Last month the temperature in the UK rose above 40 degrees Celsius for the first time. Depending on where you live in the world this may not seem very high. But for many of us it caused a great deal of concern. We were worried about vulnerable people and there were news bulletins about how to care for our pets. We were pretty much advised to stay at home.

As both my husband and I work from home we have a lot of flexibility. We went to the island of Anglesey, Wales, in our little caravan where it was at least ten degrees cooler. The caravan was surprisingly cool inside. We kept the shades down on the side that the sun was shining on and opened all the windows. The sea breeze passed through and we were amazingly comfortable. We also sat on the beach too and me and my dog paddled in the sea to keep her cool. She even had her own sunshade. These high temperatures are of great concern as they illustrate the impact global warming is having on our planet.

On cooler days we got out and explored the island. We took a boat trip and saw puffins, seals and even a porpoise. The island used to be a key source of copper and we looked at the remains of the quarries and some of the exhibits at Aldwych. Holyhead played a significant role in the postal service between London and Dublin and we learnt about the history of this. My favourite day was visiting LLanddwyn Island – this is described as the most beautiful place in Wales. It was indeed beautiful, although I think much of Wales is beautiful.

The next part of this blog post is to use the number 40 to take me somewhere in the world that I did not know in advance. I discovered that Virgin Atlantic flight VS40 flies to Chicago from London. Thus, Chicago will be my destination.


Chicago North Beach – c/o

What do I know about Chicago? I have been through Chicago’s International Airport (O’Hare) at least twice but didn’t stop to see the city. I do remember seeing Lake Michigan from my seat within the plane and thinking how impressive it is.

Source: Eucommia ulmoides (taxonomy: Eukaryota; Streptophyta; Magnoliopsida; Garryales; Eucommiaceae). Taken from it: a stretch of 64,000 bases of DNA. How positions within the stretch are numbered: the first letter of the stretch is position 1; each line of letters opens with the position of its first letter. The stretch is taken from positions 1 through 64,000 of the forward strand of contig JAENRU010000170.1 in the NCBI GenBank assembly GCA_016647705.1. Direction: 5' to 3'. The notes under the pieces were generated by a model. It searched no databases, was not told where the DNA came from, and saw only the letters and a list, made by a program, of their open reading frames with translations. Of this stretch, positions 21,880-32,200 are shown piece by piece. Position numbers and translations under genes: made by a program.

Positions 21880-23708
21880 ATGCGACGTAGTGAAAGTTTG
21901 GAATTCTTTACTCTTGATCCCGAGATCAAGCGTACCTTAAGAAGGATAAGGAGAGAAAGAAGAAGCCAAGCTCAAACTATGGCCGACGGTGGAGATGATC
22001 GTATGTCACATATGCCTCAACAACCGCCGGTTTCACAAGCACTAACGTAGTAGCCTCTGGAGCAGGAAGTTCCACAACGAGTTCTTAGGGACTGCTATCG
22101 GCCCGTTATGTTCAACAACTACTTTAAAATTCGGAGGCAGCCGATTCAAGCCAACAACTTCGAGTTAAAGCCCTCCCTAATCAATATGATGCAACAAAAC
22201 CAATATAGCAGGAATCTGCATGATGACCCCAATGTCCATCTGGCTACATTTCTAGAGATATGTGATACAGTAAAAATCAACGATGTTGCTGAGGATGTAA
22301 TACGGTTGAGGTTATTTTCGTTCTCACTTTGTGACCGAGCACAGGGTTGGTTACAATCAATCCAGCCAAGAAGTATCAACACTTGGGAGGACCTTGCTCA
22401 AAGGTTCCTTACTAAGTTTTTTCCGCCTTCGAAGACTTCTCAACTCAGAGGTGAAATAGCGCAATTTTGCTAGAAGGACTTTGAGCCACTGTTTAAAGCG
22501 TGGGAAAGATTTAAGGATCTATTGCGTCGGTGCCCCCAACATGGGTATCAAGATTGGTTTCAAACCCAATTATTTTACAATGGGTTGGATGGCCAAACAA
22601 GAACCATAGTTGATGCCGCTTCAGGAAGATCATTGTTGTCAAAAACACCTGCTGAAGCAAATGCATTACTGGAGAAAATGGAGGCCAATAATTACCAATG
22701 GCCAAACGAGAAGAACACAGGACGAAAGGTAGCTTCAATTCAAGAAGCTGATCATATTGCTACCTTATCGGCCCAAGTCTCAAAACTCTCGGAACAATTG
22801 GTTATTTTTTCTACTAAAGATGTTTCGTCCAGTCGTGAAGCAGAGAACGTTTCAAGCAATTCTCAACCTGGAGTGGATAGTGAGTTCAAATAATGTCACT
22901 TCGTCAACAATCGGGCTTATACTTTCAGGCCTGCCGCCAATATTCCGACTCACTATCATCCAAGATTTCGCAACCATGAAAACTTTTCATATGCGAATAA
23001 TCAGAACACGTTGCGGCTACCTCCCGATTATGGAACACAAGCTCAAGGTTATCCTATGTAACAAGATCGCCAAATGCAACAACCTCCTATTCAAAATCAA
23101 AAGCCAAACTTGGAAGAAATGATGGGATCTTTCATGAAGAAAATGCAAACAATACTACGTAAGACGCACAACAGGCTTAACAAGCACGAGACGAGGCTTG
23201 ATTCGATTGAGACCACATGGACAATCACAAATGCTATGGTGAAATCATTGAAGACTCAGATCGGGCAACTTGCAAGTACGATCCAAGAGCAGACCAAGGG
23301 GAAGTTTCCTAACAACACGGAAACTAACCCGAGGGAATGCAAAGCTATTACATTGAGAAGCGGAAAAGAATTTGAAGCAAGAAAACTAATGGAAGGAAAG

To my great pleasure I have discovered that Chicago is a super city for cycling, considered one of the best in the United States. I would particularly like to ride beside Lake Michigan. The circumference is well over 1,000 miles but it is possible to do a pleasant North Shore ride taking 3 – 4 hours as described here. There are suggested routes all over the city as described here.

Food opportunities had been a huge plus when visiting anywhere. Sadly, for medical reasons, I am currently on a gluten-free diet. I also must avoid salt and too much fried / oily food due to kidney disease. In short the usual joy of eating has been a bit squashed. I look at a menu these days and often feel rather sad. However, the diet is keeping me healthy and I feel much better so I can’t complain. And I can still drink alcohol and eat fresh fruit and vegetables, meat, rice, chips (yay) and things like soup. Japanese food is ideal – sushi is wonderful. So all is not lost.

So rather than food I will concentrate on what I could do in Chicago apart from cycling. There are some suggestions here. I love taking cruises, even though I’ve never been on an overnight cruise, and would seek out all the day cruises I could. There are an enormous number and I would love to learn about Chicago’s history and architecture from the comfort of a boat. I love art too and would definitely visit the art museum.

By coincidence Chicago is the backdrop of part of a novel I’m reading at the moment – it’s the latest one from Lisa Jewell – The Family Remains. I feel much more connected with Chicago as a result. I’ll write a review of this in August’s newsletter.

Before reading up about Chicago I wouldn’t have been particularly interested in visiting. We spent a month in the US in 2019 and could have gone there. The cycling sounds wonderful and I would say that if I happened to travel into O’Hare I would definitely stop off if I could – a 10/10 – and that it would be high on my list – say 9/10 – if I was visiting my family who live in St Louis.

Real World and Theoretical Properties of the Number Forty

For this blog post I’ll share two interesting properties of the number forty which aren’t related to number theory and one which is.

Firstly, forty is the only number in English which, when spelt out in full, has its letters in alphabetical order.

Secondly, -40 degrees is the only temperature that is the same in both Fahrenheit and Celsius.

And 40 has a property that we’ve seen before: it is a harshad number (or Niven number). A harshad number in base 10 is divisible by the sum of its digits.

To demonstrate that 40 is a harshad number:

4 + 0 =4

40/4 = 10

It would appear that this property isn’t very common. So finding and testing for Harshad Numbers is a minor challenge people have found interesting. However, as with many aspects of number theory, there don’t appear to be real world applications.

Final Thoughts

One of the most wonderful things about writing these blog posts is discovering new places to travel to. I would never have considered Chicago as a destination before and now I am itching to go.